Police: Cellphone video shows teenage girls fighting before Glenwood Park gunfire


A man who shot the accused teenage assailant in last week’s fatal Glenwood Park shooting in the Hilltop was a bystander who was linked to a participant in a fight that quickly led to a shooting, police said Columbus at a press conference Wednesday.

The June 15 shooting left a 24-year-old woman dead, an 18-year-old woman injured and the 15-year-old suspect charged with shooting the two injured women.

Police say the incident began around 5.20pm with a verbal argument in a Glenwood Park parking lot between the town’s swimming pool and a community center, which served as a cooling center during last week’s power outages. and temperatures in the 90s.

Glenwood Park shooting: Cellphone video shows teenage girls fight, police say

Mobile phone video of the incident released by police on Wednesday shows that two teenage girls began to fight. One had apparently grabbed the other by the hair and was pulling her when police said 15-year-old Avent’tay Soloman – whose girlfriend was involved in the fight – began firing his gun at a group of people.

Police say Atayia Nichols, 24, a half-sister of one of the fight participants, was not involved in the fight and appeared to be trying to pull Soloman out of the middle of the altercation when he began firing with him. his weapon.

See also  Colbert says his employees are guilty of "first-degree puppetry"

Nichols was shot by Soloman and taken to OhioHealth Grant Medical Center, where she died of her injuries at 5:54 p.m., police said. An 18-year-old woman was also injured by Soloman, who was later shot himself by an unidentified man with a gun.

Police followed a trail of blood and found Soloman several blocks west on Wrexhan Avenue. He was taken to Wexner Medical Center at Ohio State University in critical condition, but survived his injuries.

Crime scene tape circles a large area outside the Glenwood Community Center, left, in Glenwood Park on the Hill on Wednesday afternoon following a shooting in which several people are believed to have been slaughtered.

Soloman was a Briggs HS athlete who had been employed by the Columbus Youth Anti-Violence Jobs Program for five days before the shooting. He was assigned to an elementary school in Hilltop but was off duty at the time of the shooting.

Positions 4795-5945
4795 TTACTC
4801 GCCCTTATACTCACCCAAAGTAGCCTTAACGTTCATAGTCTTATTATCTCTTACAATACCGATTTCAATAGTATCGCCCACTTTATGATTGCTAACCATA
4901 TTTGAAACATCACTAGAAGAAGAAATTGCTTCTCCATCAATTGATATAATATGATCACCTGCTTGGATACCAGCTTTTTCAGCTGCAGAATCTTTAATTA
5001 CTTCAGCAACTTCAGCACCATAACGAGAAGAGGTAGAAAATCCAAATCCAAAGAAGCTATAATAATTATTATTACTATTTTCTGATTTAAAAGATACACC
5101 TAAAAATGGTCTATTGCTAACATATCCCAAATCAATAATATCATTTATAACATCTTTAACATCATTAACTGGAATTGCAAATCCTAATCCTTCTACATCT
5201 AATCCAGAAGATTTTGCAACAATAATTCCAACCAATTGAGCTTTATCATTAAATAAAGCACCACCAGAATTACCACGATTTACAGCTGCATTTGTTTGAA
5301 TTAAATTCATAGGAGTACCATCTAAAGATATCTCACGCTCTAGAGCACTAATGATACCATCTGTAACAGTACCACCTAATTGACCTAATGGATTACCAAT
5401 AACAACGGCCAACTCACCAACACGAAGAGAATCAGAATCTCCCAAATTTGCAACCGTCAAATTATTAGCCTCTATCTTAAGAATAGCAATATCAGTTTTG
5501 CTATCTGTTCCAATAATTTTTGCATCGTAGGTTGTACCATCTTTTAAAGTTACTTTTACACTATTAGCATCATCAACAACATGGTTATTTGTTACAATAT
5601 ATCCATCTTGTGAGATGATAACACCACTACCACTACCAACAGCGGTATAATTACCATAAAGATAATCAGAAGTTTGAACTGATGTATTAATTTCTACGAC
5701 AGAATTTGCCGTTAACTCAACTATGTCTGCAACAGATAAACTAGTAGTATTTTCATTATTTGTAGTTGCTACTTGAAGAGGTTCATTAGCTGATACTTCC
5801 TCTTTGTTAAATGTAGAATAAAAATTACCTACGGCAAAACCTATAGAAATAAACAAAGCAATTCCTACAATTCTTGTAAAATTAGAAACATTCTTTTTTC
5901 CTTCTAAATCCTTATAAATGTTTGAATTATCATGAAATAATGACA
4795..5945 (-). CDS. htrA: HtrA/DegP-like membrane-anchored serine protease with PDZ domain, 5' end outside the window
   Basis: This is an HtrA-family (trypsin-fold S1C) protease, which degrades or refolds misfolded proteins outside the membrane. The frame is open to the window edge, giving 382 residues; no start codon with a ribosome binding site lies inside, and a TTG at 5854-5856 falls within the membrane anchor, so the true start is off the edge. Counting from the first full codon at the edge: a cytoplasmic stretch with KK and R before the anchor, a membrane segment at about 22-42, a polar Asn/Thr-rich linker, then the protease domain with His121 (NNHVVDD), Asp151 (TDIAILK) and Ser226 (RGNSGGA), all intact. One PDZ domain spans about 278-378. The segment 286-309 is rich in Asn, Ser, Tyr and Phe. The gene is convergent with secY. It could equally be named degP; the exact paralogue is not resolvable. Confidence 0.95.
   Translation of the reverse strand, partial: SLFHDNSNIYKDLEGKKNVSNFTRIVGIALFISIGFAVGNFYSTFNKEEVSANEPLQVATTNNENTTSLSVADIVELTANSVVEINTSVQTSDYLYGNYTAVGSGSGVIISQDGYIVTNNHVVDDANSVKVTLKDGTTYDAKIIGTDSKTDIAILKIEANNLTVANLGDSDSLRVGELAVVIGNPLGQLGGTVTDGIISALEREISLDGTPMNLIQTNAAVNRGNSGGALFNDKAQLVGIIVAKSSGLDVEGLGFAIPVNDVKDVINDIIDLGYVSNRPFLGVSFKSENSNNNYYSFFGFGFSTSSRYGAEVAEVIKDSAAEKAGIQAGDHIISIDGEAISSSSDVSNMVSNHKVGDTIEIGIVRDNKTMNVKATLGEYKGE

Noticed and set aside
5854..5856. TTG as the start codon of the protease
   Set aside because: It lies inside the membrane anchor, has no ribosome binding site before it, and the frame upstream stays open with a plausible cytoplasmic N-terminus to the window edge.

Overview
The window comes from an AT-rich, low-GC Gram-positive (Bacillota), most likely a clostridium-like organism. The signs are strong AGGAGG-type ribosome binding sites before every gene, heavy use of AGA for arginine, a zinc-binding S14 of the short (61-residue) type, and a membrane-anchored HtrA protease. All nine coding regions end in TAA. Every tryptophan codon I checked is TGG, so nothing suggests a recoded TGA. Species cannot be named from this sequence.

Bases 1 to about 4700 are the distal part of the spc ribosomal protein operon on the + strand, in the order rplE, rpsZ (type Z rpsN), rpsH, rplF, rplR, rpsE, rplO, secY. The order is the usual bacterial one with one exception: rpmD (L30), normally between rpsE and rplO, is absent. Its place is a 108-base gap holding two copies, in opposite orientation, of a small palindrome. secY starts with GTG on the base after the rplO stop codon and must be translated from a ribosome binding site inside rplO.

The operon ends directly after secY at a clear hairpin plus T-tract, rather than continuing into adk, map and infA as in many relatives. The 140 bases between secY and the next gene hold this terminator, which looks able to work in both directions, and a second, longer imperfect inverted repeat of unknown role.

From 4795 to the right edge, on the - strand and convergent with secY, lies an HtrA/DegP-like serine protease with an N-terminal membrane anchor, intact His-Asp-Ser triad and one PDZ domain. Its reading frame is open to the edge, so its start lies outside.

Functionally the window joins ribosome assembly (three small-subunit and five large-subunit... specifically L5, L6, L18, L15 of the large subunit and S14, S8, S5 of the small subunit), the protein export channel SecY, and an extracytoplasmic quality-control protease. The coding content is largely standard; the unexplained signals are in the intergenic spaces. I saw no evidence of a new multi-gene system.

See also  4 buildings of an observatory in Arizona lost in a forest fire

Police: Man who shot suspect acted in self-defense

The man who shot Soloman was related to one of the participants in the fight, but was not himself a participant, the Columbus police detective. said Delbert Chapman.

Chapman said police questioned the man and it appears he acted in self-defense. Police will discuss the adult shooter with prosecutors to determine if charges should be brought.

The man, whom police have declined to identify, currently faces no charges. Police said they are still investigating where Soloman got the gun he used in the shooting and whether the man who shot Soloman legally possessed his gun.

“The question you have to ask yourself: if he hadn’t done this, would it have stopped more shots being fired by Mr. Soloman?” His action probably helped save people,” Chapman said.

Police declined to say how many shots each of the two shooters fired, although up to eight shots could be heard in cellphone video released by police on Wednesday.

See also  How candidates vying for Tuesday's primary elections are reacting to the Supreme Court's decision.

According to police, a screenshot from a separate video shows Soloman brandishing a handgun and striking someone with the weapon moments before the shooting.

Soloman was charged in Franklin County Juvenile Court with one misdemeanor count of murder in Nichols’ death and one misdemeanor count of felony assault for injuring the 18-year-old woman, who was taken to OhioHealth Grant in critical condition.

Prosecutors said Tuesday they intend to have Soloman tried as an adult.

The shooting is still under investigation, police said.

sergeant. Joe Albert, a spokesman for the police division, said the city sees a tendency for verbal arguments to turn physical and then firearms soon after fighting begins.

“Unfortunately what we see in the city right now as soon as a (fight) happens – guns are produced – and that’s what leads to our shootings, especially involving young people,” said Albert.

Cole Behrens is a reporter for the Columbus Dispatch, covering public safety and breaking news. You can reach him at [email protected] or find him on Twitter at @Colebehr_report

This article originally appeared on The Columbus Dispatch: Glenwood Park shooting: Teenage girl fight led to gunfire, police say


Please enter your comment!
Please enter your name here